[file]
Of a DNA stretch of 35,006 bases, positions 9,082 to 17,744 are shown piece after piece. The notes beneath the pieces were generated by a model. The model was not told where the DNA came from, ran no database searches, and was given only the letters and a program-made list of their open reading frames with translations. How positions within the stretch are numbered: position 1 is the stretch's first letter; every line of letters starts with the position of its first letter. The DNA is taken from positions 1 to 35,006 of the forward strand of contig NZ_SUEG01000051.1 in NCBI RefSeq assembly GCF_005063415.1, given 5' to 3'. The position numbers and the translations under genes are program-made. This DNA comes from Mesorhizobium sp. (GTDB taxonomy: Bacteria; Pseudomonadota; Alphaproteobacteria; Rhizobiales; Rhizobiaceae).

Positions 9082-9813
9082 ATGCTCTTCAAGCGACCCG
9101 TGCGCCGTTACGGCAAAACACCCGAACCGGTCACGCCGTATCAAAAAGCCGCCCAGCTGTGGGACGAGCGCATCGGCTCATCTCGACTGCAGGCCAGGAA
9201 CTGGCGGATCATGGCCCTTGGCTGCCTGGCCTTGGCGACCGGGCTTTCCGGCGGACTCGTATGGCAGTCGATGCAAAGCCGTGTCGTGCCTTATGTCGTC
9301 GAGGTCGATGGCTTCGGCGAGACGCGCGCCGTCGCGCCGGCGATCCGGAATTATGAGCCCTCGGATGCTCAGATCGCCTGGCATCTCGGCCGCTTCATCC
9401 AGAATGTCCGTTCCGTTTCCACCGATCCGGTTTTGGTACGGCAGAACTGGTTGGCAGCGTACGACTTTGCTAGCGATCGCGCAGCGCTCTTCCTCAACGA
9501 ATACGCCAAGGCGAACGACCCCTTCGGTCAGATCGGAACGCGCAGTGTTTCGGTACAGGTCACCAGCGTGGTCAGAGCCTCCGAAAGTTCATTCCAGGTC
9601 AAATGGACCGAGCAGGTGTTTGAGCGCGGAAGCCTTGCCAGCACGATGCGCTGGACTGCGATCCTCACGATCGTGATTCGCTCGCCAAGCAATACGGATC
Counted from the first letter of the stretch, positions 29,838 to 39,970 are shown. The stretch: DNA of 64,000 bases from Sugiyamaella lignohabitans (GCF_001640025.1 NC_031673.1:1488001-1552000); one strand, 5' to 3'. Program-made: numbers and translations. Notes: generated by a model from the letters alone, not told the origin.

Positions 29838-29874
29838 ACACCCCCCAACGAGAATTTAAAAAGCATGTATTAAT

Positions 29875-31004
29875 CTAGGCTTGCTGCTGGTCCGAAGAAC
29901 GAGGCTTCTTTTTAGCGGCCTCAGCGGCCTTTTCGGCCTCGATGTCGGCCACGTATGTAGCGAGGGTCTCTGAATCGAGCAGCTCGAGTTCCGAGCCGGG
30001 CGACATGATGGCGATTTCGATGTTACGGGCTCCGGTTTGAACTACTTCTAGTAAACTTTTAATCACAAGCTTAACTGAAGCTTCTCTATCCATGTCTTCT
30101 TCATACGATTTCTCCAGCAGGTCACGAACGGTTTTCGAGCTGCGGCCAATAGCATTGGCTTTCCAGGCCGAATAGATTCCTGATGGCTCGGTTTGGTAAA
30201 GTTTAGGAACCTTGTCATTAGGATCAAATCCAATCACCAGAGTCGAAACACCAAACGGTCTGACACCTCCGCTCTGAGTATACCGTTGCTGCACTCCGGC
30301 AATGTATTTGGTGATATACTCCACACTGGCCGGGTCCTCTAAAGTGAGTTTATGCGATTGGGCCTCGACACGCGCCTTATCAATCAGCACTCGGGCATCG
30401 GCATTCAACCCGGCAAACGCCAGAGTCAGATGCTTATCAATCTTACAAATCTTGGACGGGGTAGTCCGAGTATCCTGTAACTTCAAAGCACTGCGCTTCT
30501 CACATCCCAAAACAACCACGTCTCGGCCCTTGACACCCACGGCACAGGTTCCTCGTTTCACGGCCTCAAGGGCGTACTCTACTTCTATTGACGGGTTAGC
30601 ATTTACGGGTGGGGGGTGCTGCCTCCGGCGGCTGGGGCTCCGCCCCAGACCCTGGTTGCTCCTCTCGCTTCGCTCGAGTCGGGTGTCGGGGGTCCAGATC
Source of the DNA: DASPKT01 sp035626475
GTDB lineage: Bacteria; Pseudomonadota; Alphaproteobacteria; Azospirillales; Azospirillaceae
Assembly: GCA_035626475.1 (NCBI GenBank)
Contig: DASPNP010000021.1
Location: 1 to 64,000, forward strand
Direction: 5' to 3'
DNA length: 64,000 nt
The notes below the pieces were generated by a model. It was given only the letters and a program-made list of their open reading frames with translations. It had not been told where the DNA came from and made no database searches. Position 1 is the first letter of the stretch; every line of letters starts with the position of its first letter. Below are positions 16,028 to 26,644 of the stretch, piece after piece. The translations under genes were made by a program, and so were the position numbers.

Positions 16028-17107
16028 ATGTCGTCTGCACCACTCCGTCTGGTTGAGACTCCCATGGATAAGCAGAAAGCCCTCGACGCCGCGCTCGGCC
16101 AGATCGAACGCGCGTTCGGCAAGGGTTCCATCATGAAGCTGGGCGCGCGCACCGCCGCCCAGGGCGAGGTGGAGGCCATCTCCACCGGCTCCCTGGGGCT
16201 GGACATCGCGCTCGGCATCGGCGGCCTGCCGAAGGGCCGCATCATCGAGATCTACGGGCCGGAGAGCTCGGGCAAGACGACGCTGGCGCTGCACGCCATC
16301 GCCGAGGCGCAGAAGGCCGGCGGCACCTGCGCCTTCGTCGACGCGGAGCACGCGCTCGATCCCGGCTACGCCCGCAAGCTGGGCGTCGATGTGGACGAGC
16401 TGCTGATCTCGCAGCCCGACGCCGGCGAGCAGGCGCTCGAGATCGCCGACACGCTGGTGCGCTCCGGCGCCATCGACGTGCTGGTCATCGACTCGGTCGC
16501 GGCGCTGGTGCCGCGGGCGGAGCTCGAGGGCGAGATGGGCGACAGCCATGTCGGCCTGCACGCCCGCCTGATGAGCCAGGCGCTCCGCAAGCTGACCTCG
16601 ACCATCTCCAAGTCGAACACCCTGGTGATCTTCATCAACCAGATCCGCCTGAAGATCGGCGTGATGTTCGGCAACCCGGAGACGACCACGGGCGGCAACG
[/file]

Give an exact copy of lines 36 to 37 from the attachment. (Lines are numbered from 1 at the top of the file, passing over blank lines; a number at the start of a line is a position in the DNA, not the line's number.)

16401 TGCTGATCTCGCAGCCCGACGCCGGCGAGCAGGCGCTCGAGATCGCCGACACGCTGGTGCGCTCCGGCGCCATCGACGTGCTGGTCATCGACTCGGTCGC
16501 GGCGCTGGTGCCGCGGGCGGAGCTCGAGGGCGAGATGGGCGACAGCCATGTCGGCCTGCACGCCCGCCTGATGAGCCAGGCGCTCCGCAAGCTGACCTCG